The Tuscan capital roared back to life last summer, eagerly welcoming tourists to its myriad museums, gardens, and historic sights. This year, the birthplace of the Renaissance remains on the radar with an extraordinary art exhibition, Donatello, The Renaissance, which will span two of the city’s premier museums, the Palazzo Strozzi and Museo Nazionale del Bargello, from March 19 through July 31. Those seeking Florentine culture on a smaller scale can follow locals strolling through the Oltrarno, a vibrant neighborhood on the south side of the Arno River – the name translates to “beyond the Arno”– where narrow lanes are packed with atmospheric cafés and wine bars, trendy boutiques, and antiques shops brimming with treasures.
To find S.forno, a beloved corner bakery in the Oltrarno, look for the sign reading simply “Panificio” (“Bakery”). Inside, the shelves are always filled with biscotti, tempting cakes, glistening fruit tarts, and fresh loaves of bread and focaccia. Arrive early to sample seasonal specials, such as soft raisin-rosemary rolls stuffed with mortadella and Brie-like Tuscan galaverna cheese, or pizza topped with prosciutto, figs, and walnuts.
Bistecca alla Fiorentina, the very thick, very rare T-bone steak for which the city is known, is a must for meat lovers in Florence. And with the opening of Regina Bistecca, a restaurant near the Duomo dedicated to the specialty, diners can indulge in a perfectly grilled Tuscan Chianina bistecca in a plush dining room that was previously home to one of the city’s oldest rare-book dealers.
On Piazza della Passera, one of Oltrarno’s prettiestpiazzas, sits Gelateria della Passera, an artisanal gelato shop scooping some of the neighborhood’s tastiest flavors, from ricotta-and-fig gelato to pomegranate sorbet.
“Made in Italy” is the driving ethos at Manifattura, a craft cocktail bar on the Piazza di San Pancrazio (on the north side of the river), where every bottle and ingredient on the menu is Italian. Swing by for an early-evening aperitivo, such as a classic Negroni mixed by bartenders in crisp white jackets and ties.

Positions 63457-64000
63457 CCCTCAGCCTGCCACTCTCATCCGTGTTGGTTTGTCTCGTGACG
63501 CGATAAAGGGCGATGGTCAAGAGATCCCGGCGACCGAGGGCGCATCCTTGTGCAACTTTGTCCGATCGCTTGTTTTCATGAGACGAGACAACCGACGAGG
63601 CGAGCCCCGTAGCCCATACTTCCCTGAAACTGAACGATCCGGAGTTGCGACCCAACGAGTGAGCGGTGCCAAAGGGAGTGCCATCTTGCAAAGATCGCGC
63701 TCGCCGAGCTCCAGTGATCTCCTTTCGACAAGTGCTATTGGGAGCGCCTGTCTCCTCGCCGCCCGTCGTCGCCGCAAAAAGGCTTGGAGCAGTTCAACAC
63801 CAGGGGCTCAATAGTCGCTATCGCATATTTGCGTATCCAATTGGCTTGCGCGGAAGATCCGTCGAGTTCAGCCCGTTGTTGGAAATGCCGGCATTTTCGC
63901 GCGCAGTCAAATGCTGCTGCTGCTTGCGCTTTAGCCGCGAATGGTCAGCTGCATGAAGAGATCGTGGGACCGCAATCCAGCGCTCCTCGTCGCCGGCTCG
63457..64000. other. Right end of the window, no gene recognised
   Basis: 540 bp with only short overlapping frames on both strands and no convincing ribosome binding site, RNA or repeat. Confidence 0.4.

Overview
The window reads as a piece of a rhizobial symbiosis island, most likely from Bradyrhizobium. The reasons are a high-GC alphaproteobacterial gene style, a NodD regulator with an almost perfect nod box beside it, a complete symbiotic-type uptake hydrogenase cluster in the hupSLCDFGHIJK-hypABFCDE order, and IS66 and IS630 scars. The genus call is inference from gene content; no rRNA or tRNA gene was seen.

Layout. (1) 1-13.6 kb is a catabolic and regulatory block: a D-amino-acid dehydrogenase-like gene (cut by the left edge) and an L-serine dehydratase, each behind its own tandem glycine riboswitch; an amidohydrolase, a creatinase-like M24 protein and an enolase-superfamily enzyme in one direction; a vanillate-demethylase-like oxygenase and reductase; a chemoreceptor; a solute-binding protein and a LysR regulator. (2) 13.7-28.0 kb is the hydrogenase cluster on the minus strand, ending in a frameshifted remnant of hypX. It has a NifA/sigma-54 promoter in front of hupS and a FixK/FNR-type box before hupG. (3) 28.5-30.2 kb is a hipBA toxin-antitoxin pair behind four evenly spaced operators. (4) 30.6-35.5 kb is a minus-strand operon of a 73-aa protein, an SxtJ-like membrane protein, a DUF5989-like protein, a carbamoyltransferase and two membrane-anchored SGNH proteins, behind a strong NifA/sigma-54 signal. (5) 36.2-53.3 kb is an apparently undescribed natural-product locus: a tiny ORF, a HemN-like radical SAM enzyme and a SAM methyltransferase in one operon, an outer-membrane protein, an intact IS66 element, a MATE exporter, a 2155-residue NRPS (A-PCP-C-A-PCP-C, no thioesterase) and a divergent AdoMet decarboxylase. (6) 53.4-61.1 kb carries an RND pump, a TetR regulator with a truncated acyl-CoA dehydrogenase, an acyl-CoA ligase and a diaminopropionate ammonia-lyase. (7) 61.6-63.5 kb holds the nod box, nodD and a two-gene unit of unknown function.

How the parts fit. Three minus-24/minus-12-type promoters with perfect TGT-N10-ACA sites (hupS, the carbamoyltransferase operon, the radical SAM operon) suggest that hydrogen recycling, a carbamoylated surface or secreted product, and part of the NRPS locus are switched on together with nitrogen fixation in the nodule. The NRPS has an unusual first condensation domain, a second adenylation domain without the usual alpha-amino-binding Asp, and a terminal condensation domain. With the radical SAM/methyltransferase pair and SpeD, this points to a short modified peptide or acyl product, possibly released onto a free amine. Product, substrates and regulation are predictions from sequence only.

Serving coffee in the morning and cocktails after dark, Ditta Artigianale is a favorite Oltrarno haunt at any time of day. Go for a creamy cappuccino or an herbal gin and tonic served Spanish-style in a bulbous wine glass.
The Oltrarno is still home to many antiques dealers, but today fashionable boutiques and art galleries have popped up amid the pricy vintage finds. At Bjork, browse the covetable assortment of clothing, jewelry, and magazines from niche brands, such as Our Legacy and Studio Nicholson.
A few blocks away, seek out the spellbinding showroom of Luca Rafanelli, an antiques dealer and artist who can often be found working in the back-room studio, where he crafts beautiful wood sculptures and installs his oil paintings of bikes, red umbrellas, and Tuscan trees in antique frames.
Guests arrive to panoramic views of the Arno and the medieval Ponte Vecchio at the 37-room Portrait Firenze, a sophisticated property owned by the Ferragamo family, where Italian heritage infuses every well-considered detail. Virtuoso travelers receive breakfast daily and entrance for two to the Salvatore Ferragamo Museum.
Steps from the Ponte Vecchio in the Oltrarno, the 63-room Hotel Lungarno is a destination for Florentine food lovers, thanks to Borgo San Jacopo, its Michelin-starred restaurant helmed by chef Claudio Mengoni, known for his refined riffs on Tuscan cuisine. Virtuoso travelers receive breakfast daily and entrance for two to the Salvatore Ferragamo Museum.